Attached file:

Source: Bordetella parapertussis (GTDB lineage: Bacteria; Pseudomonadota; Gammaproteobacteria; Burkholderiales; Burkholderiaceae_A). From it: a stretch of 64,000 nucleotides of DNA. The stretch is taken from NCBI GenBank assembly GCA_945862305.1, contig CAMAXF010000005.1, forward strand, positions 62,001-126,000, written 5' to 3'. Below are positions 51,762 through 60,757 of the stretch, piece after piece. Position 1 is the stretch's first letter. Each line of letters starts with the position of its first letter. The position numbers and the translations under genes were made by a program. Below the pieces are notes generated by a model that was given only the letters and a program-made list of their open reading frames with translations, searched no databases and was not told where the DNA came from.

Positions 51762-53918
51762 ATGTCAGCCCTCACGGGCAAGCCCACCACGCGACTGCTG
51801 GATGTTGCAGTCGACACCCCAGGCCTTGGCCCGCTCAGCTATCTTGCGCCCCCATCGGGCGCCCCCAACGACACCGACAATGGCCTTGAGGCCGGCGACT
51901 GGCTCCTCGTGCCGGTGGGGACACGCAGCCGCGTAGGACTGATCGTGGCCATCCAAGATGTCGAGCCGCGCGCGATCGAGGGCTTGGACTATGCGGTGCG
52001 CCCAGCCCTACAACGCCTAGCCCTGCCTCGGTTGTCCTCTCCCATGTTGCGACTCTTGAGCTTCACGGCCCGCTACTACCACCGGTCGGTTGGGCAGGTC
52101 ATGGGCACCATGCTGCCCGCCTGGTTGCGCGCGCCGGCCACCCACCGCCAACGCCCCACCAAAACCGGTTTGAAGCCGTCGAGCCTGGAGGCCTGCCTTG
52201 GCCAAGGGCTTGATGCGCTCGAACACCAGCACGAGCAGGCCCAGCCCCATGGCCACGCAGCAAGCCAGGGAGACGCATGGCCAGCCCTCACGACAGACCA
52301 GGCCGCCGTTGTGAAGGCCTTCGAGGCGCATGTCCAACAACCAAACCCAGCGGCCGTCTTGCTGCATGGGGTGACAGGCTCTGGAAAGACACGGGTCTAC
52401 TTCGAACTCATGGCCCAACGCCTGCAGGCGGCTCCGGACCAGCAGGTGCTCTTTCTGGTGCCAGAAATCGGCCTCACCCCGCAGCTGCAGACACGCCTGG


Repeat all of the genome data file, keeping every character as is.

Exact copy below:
Source: Bordetella parapertussis (GTDB lineage: Bacteria; Pseudomonadota; Gammaproteobacteria; Burkholderiales; Burkholderiaceae_A). From it: a stretch of 64,000 nucleotides of DNA. The stretch is taken from NCBI GenBank assembly GCA_945862305.1, contig CAMAXF010000005.1, forward strand, positions 62,001-126,000, written 5' to 3'. Below are positions 51,762 through 60,757 of the stretch, piece after piece. Position 1 is the stretch's first letter. Each line of letters starts with the position of its first letter. The position numbers and the translations under genes were made by a program. Below the pieces are notes generated by a model that was given only the letters and a program-made list of their open reading frames with translations, searched no databases and was not told where the DNA came from.

Positions 51762-53918
51762 ATGTCAGCCCTCACGGGCAAGCCCACCACGCGACTGCTG
51801 GATGTTGCAGTCGACACCCCAGGCCTTGGCCCGCTCAGCTATCTTGCGCCCCCATCGGGCGCCCCCAACGACACCGACAATGGCCTTGAGGCCGGCGACT
51901 GGCTCCTCGTGCCGGTGGGGACACGCAGCCGCGTAGGACTGATCGTGGCCATCCAAGATGTCGAGCCGCGCGCGATCGAGGGCTTGGACTATGCGGTGCG
52001 CCCAGCCCTACAACGCCTAGCCCTGCCTCGGTTGTCCTCTCCCATGTTGCGACTCTTGAGCTTCACGGCCCGCTACTACCACCGGTCGGTTGGGCAGGTC
52101 ATGGGCACCATGCTGCCCGCCTGGTTGCGCGCGCCGGCCACCCACCGCCAACGCCCCACCAAAACCGGTTTGAAGCCGTCGAGCCTGGAGGCCTGCCTTG
52201 GCCAAGGGCTTGATGCGCTCGAACACCAGCACGAGCAGGCCCAGCCCCATGGCCACGCAGCAAGCCAGGGAGACGCATGGCCAGCCCTCACGACAGACCA
52301 GGCCGCCGTTGTGAAGGCCTTCGAGGCGCATGTCCAACAACCAAACCCAGCGGCCGTCTTGCTGCATGGGGTGACAGGCTCTGGAAAGACACGGGTCTAC
52401 TTCGAACTCATGGCCCAACGCCTGCAGGCGGCTCCGGACCAGCAGGTGCTCTTTCTGGTGCCAGAAATCGGCCTCACCCCGCAGCTGCAGACACGCCTGG